Lore! What is it good for?

  • Edwin McRae

There's a LOT of big talk about the importance of Lore at the moment, especially in the crypto space. But what exactly is Lore and what is it good for?

Lore is the fictional explanation for why things are what they are.

Why is Temeria in such a mess in Witcher 3? Because it's been invaded by Nilfgaard.

Why are there so many hostile, mutated monsters in Path of Exile's Wraeclast? Because of an ancient thaumaturgical cataclysm.

Why do the war boys in Mad Max: Fury Road sacrifice themselves in the service of Immorten Joe? Because if they are witnessed doing something not 'mediocre' before they die they go to a heavenly afterlife.

Lore explains situations and settings, behaviors and bad guys. Lore justifies the existence of the assets that the player interacts with. We humans are meaning makers. We crave reasons beyond 'just because'. Even in fictional worlds, we need to know that every effect has a cause.

This is why, in RL, we study History and Culture.

History helps us understand the present by showing us recognizable patterns of behavior from the past. Understanding of the past helps us to predict the future.

Culture is the rationale of human perspectives. Whether it be religious practices or shopping habits, dietary preferences or languages, Culture informs the how and why of human behavior.

Yes, it all comes down to behavior.

The Dothraki in Game of Thrones prize horses because they are the greatest source of power in the central plain of Essos. Without swift transportation, the Dothraki could never have grown to be such a dominating force in that continent.

House Stark in Game of Thrones is a pragmatic noble family because of the harsh climate they live in. Survival in the north is hard. It leaves little time and energy for the parties and tournaments that you might see the abundantly wealthy House Tyrell throw.

But none of that matters if you don't have characters to attach it all to.

The Starks are just a name and a concept until you get to know Ned and Arya Stark, Jon Snow and Sansa Stark. Their values become important to the audience because those values are so important to the character. Their history is revealed through their behaviors and how other characters, like Jaime Lannister or Brienne of Tarth, react to those behaviors.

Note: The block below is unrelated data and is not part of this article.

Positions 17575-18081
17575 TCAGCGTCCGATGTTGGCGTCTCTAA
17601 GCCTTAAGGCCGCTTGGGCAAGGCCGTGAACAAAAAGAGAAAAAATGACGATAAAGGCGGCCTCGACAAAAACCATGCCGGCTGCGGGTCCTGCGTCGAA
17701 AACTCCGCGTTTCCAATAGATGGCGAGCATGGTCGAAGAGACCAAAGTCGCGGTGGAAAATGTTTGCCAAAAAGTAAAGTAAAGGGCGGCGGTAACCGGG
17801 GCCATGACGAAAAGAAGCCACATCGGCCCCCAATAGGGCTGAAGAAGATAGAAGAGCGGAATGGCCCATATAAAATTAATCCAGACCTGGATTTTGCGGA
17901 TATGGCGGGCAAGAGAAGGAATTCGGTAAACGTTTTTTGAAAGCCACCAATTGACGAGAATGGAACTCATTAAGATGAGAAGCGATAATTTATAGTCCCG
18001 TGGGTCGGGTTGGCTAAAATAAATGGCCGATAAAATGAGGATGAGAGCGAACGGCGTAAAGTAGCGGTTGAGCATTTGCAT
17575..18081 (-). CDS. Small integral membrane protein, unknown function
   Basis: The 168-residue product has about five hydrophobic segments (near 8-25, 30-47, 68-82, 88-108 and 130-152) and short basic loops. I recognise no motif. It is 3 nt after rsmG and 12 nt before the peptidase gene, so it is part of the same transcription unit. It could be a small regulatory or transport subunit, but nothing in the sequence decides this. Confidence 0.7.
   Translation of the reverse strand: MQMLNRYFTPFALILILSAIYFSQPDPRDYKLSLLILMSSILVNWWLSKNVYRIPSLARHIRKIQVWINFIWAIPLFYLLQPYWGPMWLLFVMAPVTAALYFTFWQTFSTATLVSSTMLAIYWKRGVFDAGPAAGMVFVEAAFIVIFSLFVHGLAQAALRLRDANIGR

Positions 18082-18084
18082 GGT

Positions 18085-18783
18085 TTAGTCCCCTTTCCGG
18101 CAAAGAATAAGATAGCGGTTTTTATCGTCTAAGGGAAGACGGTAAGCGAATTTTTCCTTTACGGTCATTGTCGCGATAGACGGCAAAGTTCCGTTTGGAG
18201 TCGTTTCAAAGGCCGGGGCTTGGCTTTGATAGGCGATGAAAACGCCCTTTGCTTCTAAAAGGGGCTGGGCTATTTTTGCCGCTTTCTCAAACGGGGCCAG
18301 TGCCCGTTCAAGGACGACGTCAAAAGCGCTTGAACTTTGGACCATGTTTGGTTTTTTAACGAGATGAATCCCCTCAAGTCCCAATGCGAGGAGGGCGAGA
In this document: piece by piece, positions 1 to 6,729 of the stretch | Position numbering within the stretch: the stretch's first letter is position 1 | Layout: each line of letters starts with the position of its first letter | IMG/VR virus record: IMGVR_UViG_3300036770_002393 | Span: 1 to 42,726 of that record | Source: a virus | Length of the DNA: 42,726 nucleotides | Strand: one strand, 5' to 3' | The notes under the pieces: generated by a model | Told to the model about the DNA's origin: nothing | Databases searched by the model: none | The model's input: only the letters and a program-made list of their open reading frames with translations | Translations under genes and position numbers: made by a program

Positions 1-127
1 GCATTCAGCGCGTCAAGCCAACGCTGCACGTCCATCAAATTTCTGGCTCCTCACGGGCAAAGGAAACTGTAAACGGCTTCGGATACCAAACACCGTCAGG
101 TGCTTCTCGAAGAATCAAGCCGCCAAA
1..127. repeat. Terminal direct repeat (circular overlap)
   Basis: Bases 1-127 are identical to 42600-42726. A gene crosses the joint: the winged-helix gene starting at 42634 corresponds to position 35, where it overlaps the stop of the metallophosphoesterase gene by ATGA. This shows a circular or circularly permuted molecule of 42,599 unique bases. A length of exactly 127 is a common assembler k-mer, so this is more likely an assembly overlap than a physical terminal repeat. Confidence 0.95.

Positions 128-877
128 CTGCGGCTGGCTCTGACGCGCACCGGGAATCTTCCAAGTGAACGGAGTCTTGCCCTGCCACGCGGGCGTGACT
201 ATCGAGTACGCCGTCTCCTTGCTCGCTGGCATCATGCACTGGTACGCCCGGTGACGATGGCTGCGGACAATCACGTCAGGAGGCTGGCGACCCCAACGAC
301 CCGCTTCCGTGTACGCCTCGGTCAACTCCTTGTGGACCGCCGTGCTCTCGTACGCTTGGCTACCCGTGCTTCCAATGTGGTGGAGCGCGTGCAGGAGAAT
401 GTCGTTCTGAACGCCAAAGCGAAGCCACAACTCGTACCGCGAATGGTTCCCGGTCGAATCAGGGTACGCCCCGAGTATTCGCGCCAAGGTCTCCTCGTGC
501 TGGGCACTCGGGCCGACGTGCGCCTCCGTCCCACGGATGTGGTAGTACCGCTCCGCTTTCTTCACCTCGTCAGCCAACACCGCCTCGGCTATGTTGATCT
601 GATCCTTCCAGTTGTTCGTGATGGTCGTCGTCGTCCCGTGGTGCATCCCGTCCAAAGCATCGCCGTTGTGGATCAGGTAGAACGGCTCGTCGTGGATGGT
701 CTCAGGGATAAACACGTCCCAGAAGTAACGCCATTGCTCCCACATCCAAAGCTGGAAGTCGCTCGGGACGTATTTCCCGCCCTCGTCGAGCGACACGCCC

In Path of Exile, the Karui Lore is only important to the player if their player character is the Karui Marauder, or if their Witch/Templar/Ranger talks or fights with Karui NPCs. Or picks up useful Karui items. Or if a quest or setting happens to be Karui themed.

Lore is only important when the characters we care about interact with that lore. Until then it's just maps and words, concepts and artifacts, devoid of purpose and therefore easily ignored. How often did you take notice of "wash your hands" signs in public bathrooms before the COVID-19 pandemic?

Mystery is the most powerful technique for imparting Lore.

You're looking for a sword in a battlefield. Yes, it's a Volcanic Long Sword with high physical damage and a nifty burn effect. It has significant game play value to you. No Lore needed, yet, until we start raising some questions. How did this sword end up in this battlefield? How did its wielder die with such a powerful weapon in their hands? Who was the wielder and how did they gain this sword? Who made this sword in the first place? If you learned more about its previous wielder, perhaps you could retrace their steps to the original maker and persuade them to upgrade this sword or make you an even more powerful weapon? But then you would need to understand the maker, their character and culture, in order to discover the right way to persuade them. And thus blooms another set of questions...

That's an off-the-top-of-my-head example to show you the 'mystery' approach to Lore discovery. According to Will Storr in The Science of Storytelling, the human brain loves to fill in information gaps. You discover a corpse in a field outside a small town. A young man in an expensive corporate suit who has been stabbed multiple times. Are you not instinctively interested in who killed him and why? Let's be less dramatic about it. You see a crossword that's been filled in except for a four letter word starting with E _ _ _ with the clue "like a stereotypical fairy tale stepmother". Did your brain automatically try to fill those spaces in?

Interaction is what sparks the player's interest in Lore.

It's only interesting if it helps the player to fill an information gap. The 'why' to the 'what' they've just been presented with.

Lore! What is it good for?

Absolutely nothing... until it becomes important to the characters or the game play.

Then it becomes everything. It becomes the reason the player keeps coming back to grind through the same game play loops. They'll do the same 'what' over and over again, if the 'why' is compelling and keeps changing in mysterious ways.

First design the Interaction, then design the Lore.

As the old saying goes, "Don't put the cart before the horse."

Hope this was insightful!


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About Edwin McRae

Edwin is a narrative consultant and mentor for the games industry.

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